Motor down the stretch of Highway 93 connecting Darby with Sula on a clear day, and a single prominent peak on the western horizon will likely catch your eye. Although this dagger-like spire is not the highest pinnacle in the Bitterroots, North Trapper Peak is undoubtedly the most impressive summit visible from the busy corridor.
A few hundred yards to the south stands Trapper Peak proper, the sole 10,000’+ summit in the entire range, which draws many people to its pinnacle simply because it is the highest peak in the range. Fortunately, that frees its northern neighbor—the more dramatic, more difficult North Trapper Peak—from the gotta-bag-it tourons cluttering up the ramparts of its popular twin. Mountaineers will find the surprisingly straightforward ascent route steep and stimulating as it steps up solid Bitterroot granite—definitely not the chossy piles for which the range is renowned.
If scrambling up this 9,801’ needle sounds like your idea of a good time, join New Rocky Mountaineer Gerald Olbu (549-4769) as he and his day posse push past some of the Bitterroot’s most tempting tarns on Oct. 11. The route will take you through golden subalpine larch and across a knife-like ridgeline before depositing you atop a truly extraordinary spire.
A quiet bike is a happy bike, and the cycling gurus at UM’s Outdoor Program (243-5172) have the tools, the beta and the experience to teach you how to silence your steed as Old Man Winter begins his annual assault on your bike. The miserable combination of cold metal, salt and unresponsive fingers can make maintenance a regrettable experience, and this four-evening course will have you fixing your bike right the first time. Sign up with bike repair superstar Garth as he empowers cyclists to take care of their own with workshops Oct. 14–22, from 6–8 p.m.
What’s the Last Best Place within the Last Best Place? Members of the Northern Rocky Mountain Grotto club (NRMG) will tell you it’s the mazes deep beneath our feet. These folks dig roping up and rapping off into great subterranean voids and getting seriously muddy with a bunch of people upon whom their lives depend. NRMG has explored massive networks of tunnels, and want you to come along. If cold mud, impenetrable darkness and unmatched adventure is right down your alley, meet the folks Wednesday, Oct. 15 from 7–9 p.m. in St. Patrick Hospital’s Level One Conference Room A. Long-time Creature of the Darkness Daryl Greaser (721-2948) will present a PowerPoint program highlighting the rarely visited, water-carved worlds beneath Montana and Idaho.
If you failed to satisfy your barf quotient during this year’s homecoming weekend, consider the Hellgate Mountainbike Duathlon, held this Oct. 11 at Ninemile’s Kreis Pond. You’ll run 4K before jumping on your mountain bike to ride for 15K through rolling and rarely visited hills. Then, after you’re good and tired, you’ll finish the day off with another 4K run, at which point you can commence puking. This duathlon covers fun, interesting terrain and you can compete in team or individual categories. Fees run from $15–$35; for more info and directions, call Jeff at 728-5790.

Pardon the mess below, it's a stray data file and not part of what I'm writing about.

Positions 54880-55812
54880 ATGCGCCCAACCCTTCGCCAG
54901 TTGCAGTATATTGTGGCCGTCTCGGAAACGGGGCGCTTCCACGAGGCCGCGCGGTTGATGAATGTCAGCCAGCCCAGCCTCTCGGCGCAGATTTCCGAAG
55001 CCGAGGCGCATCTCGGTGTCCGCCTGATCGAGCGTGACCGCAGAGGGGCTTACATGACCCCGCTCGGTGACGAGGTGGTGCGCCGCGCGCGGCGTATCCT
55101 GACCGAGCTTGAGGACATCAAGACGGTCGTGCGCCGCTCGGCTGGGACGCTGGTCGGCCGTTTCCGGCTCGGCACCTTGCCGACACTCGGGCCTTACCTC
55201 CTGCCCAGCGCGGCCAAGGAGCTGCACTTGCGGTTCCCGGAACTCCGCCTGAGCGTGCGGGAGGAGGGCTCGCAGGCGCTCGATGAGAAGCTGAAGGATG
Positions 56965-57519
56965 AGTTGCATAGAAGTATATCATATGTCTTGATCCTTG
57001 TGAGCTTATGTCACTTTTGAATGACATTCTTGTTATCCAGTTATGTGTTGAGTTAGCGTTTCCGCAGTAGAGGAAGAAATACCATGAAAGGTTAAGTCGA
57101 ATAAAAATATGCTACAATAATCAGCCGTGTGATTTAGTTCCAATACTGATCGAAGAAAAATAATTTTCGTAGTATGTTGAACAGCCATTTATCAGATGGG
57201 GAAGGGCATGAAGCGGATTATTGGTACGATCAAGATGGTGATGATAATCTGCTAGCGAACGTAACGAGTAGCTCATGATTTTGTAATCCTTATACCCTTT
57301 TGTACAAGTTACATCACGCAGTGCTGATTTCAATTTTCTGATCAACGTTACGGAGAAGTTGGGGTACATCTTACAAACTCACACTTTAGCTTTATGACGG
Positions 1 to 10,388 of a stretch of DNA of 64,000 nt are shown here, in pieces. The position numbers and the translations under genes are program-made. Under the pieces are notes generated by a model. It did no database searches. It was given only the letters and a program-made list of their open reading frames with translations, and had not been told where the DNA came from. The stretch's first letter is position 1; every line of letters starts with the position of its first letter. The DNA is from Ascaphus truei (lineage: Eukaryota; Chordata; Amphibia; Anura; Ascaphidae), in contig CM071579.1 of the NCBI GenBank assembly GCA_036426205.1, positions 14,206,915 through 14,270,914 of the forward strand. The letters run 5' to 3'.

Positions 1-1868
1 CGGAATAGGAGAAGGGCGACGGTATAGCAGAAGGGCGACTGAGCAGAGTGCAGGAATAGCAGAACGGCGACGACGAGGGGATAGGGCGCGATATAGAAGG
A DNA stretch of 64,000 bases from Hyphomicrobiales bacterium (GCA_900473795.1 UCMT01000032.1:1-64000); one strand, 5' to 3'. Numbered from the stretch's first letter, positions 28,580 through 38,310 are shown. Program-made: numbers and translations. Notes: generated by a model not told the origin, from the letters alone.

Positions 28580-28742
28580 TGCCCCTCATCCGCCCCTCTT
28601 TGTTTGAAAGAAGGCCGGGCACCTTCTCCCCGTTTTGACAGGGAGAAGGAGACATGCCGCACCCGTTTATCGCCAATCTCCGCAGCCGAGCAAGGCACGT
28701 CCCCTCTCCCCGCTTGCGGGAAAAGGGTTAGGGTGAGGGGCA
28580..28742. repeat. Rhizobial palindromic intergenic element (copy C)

If your pleasure lies in witnessing pain, not enduring it, consider being a spectator at the 22nd Annual Le Grizz Ultramarathon, a 50-mile soul-searcher that plugs along the logging roads above Hungry Horse Reservoir for the better part of a day. If you’re not yet registered, it’s too late to compete, but this brutal, all-day affair can be a fine spectator sport. Just find a good roadside location, sip slowly on an ancient brandy, warm your hands by the fire and remind yourself again just exactly why it isn’t you that’s running 50 miles in a single day. Call Pat Caffrey (677-2661) for more details.
The Rocky Mountaineers’ take a hiking trip up to the Stark Mountain Lookout on Oct. 12, a trip said to be ideally suited to families. This weekend is the last “to drive all the way to this lookout,” as the Forest Service closes motorized access to this and many other areas prone to winter/spring erosion to provide wildlife a winter home as harassment-free as possible. Rally the kiddies and call Julie Warner (543-6508) to join the crew.
Hey Ladies! The 20th Annual Blue Mountain Women’s Run benefits the Blue Mountain Clinic, with a half-marathon, 10K and 5K runs, as well as a 5K walk, a 5K “centipede,” and a 1-mile fun run.
The first races begin at 9:30 a.m., and day care is provided. There are multiple categories with multiple fees, so call 543-5197 or log on to www.bluemountainclinic.com to register.
Hey Guys! The 20th Annual Blue Mountain Women’s Run is for women, and as good as that sounds, you’re not invited to compete. HOWEVER! The event staff still needs volunteers to assist with traffic, water stops and the like, and this is a great opportunity to justify watching Missoula’s superior crop of female athletes compete in a prime fundraiser. And you can actually call yourself a volunteer, too. Call 543-5197 or log on to www.bluemountainclinic.com to do your part.
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